Online real estate search portal Trulia has reportedly filed with the U.S. Securities and Exchange Commission for permission to follow in the footsteps of rival Zillow and make an initial public offering of shares in the company.

Reuters, citing anonymous sources, reported that Trulia was attempting to keep its plans for an IPO under wraps under the provisions of a new law that allows emerging companies with less than $1 billion in revenue to file confidentially. That’s an attractive option for some companies, Reuters said, because the filing can be withdrawn without publicizing it if regulatory issues come up.

If a company that has made a confidential filing decides to move forward with an IPO, the U.S. Jumpstart Our Business Startups (JOBS) Act requires that they make an S-1 registration statement public at least 21 days before they make a marketing push.

Online real estate search portal Trulia has reportedly filed with the U.S. Securities and Exchange Commission for permission to follow in the footsteps of rival Zillow and make an initial public offering of shares in the company.

Reuters, citing anonymous sources, reported that Trulia was attempting to keep its plans for an IPO under wraps under the provisions of a new law that allows emerging companies with less than $1 billion in revenue to file confidentially. That’s an attractive option for some companies, Reuters said, because the filing can be withdrawn without publicizing it if regulatory issues come up.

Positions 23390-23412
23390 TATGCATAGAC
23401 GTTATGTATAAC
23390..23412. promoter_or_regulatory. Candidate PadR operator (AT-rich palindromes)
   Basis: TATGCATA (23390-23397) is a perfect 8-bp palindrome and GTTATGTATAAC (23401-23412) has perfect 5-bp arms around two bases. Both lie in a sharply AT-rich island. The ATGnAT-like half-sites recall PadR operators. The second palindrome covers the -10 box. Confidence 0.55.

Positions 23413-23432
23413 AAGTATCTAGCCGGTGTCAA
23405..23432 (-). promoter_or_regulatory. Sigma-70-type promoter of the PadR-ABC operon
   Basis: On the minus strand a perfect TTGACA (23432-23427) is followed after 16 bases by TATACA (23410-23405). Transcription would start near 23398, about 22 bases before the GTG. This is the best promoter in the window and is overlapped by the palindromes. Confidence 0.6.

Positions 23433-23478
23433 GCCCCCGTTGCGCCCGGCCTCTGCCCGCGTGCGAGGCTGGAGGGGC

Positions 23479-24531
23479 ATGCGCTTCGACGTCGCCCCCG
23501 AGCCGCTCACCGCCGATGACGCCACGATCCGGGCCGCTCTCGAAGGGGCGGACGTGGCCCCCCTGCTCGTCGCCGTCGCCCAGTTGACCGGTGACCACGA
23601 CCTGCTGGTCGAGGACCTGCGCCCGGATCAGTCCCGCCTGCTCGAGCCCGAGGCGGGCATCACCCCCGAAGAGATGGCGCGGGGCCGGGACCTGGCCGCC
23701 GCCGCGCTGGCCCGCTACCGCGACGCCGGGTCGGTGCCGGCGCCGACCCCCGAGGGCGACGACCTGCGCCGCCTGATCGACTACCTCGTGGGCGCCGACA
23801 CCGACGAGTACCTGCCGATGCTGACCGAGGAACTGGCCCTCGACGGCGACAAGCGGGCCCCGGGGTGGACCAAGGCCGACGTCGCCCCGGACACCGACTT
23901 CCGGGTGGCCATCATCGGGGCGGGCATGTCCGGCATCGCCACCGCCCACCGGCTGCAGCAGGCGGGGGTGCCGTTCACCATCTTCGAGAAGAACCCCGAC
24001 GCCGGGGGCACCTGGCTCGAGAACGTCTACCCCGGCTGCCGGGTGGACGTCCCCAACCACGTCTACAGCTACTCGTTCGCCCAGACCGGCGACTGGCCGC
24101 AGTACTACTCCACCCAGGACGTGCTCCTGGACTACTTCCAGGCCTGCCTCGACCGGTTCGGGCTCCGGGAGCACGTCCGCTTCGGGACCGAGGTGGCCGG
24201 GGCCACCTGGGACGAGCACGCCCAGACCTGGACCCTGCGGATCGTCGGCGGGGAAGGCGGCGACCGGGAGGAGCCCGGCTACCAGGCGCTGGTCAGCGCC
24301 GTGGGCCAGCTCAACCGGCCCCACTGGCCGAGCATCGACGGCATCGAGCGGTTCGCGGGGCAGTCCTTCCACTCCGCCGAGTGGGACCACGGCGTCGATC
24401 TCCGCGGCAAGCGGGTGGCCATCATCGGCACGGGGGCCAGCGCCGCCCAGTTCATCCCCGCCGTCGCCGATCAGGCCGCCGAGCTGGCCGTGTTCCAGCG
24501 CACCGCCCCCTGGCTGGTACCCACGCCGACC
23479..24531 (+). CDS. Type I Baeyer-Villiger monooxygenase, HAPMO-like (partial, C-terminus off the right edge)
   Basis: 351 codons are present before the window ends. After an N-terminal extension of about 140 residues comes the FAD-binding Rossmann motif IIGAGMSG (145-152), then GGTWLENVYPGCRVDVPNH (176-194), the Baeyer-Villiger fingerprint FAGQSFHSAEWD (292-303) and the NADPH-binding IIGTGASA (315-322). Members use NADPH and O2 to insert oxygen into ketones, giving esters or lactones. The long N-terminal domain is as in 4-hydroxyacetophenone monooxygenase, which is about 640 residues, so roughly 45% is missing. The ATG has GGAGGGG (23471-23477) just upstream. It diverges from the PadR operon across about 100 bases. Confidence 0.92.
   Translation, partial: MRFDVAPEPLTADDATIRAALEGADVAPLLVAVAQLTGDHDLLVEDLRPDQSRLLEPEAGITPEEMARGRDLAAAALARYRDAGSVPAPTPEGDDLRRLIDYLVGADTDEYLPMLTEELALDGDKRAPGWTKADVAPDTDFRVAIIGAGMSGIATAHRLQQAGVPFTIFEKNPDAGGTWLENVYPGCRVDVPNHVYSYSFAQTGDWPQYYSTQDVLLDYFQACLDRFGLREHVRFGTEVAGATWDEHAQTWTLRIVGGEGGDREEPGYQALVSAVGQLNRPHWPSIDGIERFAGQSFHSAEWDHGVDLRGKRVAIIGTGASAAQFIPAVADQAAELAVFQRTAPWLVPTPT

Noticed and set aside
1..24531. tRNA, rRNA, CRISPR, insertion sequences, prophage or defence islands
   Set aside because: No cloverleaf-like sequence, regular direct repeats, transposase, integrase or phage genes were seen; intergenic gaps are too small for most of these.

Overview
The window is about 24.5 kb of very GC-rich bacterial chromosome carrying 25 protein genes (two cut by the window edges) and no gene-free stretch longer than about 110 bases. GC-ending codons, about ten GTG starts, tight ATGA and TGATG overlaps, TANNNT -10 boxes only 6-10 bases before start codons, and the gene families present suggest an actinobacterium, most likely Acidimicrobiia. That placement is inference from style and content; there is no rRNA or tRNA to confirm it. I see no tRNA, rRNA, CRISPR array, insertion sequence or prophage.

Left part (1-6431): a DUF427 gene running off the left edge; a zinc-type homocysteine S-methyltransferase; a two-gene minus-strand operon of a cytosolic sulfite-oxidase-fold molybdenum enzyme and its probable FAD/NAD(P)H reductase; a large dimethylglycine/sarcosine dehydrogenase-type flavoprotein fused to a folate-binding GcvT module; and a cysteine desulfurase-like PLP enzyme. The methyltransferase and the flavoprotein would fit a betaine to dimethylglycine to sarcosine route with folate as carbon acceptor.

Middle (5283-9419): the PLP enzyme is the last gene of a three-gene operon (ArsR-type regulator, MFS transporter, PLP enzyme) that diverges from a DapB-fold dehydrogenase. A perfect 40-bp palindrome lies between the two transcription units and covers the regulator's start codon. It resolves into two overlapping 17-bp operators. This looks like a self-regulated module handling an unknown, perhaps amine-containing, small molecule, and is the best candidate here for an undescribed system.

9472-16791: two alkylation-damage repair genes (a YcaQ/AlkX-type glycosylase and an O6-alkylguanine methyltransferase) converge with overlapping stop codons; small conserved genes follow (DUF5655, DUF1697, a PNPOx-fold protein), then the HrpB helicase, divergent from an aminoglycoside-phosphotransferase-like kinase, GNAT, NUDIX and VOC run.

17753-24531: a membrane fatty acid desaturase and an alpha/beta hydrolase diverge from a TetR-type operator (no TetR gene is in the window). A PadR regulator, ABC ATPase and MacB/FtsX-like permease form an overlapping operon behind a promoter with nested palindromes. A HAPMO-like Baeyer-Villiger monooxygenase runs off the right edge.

If a company that has made a confidential filing decides to move forward with an IPO, the U.S. Jumpstart Our Business Startups (JOBS) Act requires that they make an S-1 registration statement public at least 21 days before they make a marketing push.

Trulia spokesman Ken Shuman said the company had no comment on the report.

Trulia’s rival Zillow went public last year, raising $75.7 million in an IPO and private placement of 3.7 million shares that valued the company at nearly $1 billion.

Zillow’s S-1 registration statement revealed that the company had racked up $79.5 million in cumulative losses since 2004, but was approaching profitability. (In its most recent quarterly report to investors, Zillow reported a $1.74 million profit for the first three months of the year.)

According to Web metrics company Experian Hitwise, Trulia.com was the second most visited real estate listing portal in June,  behind only Zillow.

Trulia began shuffling management in preparation for an IPO in February 2011, and in December hired two executives with experience at publicly traded companies.

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